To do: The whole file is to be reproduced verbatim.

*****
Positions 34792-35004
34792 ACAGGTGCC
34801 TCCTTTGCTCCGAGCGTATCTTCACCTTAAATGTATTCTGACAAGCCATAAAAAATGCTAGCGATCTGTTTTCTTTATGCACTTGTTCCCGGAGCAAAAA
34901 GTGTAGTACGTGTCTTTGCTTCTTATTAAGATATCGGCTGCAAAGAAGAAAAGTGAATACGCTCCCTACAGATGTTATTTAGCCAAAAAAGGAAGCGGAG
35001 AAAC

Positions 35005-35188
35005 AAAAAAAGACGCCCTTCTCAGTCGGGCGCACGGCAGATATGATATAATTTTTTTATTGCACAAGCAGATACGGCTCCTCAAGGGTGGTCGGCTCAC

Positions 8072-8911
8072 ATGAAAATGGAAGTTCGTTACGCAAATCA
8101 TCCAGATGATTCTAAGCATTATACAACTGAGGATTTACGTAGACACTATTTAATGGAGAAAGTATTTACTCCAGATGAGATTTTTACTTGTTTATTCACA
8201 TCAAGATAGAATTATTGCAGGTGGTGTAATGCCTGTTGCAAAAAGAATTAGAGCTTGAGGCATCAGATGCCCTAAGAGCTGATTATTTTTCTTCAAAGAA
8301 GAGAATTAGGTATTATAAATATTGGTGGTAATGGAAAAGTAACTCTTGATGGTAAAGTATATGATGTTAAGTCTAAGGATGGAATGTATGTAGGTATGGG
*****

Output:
Positions 34792-35004
34792 ACAGGTGCC
34801 TCCTTTGCTCCGAGCGTATCTTCACCTTAAATGTATTCTGACAAGCCATAAAAAATGCTAGCGATCTGTTTTCTTTATGCACTTGTTCCCGGAGCAAAAA
34901 GTGTAGTACGTGTCTTTGCTTCTTATTAAGATATCGGCTGCAAAGAAGAAAAGTGAATACGCTCCCTACAGATGTTATTTAGCCAAAAAAGGAAGCGGAG
35001 AAAC

Positions 35005-35188
35005 AAAAAAAGACGCCCTTCTCAGTCGGGCGCACGGCAGATATGATATAATTTTTTTATTGCACAAGCAGATACGGCTCCTCAAGGGTGGTCGGCTCAC

Positions 8072-8911
8072 ATGAAAATGGAAGTTCGTTACGCAAATCA
8101 TCCAGATGATTCTAAGCATTATACAACTGAGGATTTACGTAGACACTATTTAATGGAGAAAGTATTTACTCCAGATGAGATTTTTACTTGTTTATTCACA
8201 TCAAGATAGAATTATTGCAGGTGGTGTAATGCCTGTTGCAAAAAGAATTAGAGCTTGAGGCATCAGATGCCCTAAGAGCTGATTATTTTTCTTCAAAGAA
8301 GAGAATTAGGTATTATAAATATTGGTGGTAATGGAAAAGTAACTCTTGATGGTAAAGTATATGATGTTAAGTCTAAGGATGGAATGTATGTAGGTATGGG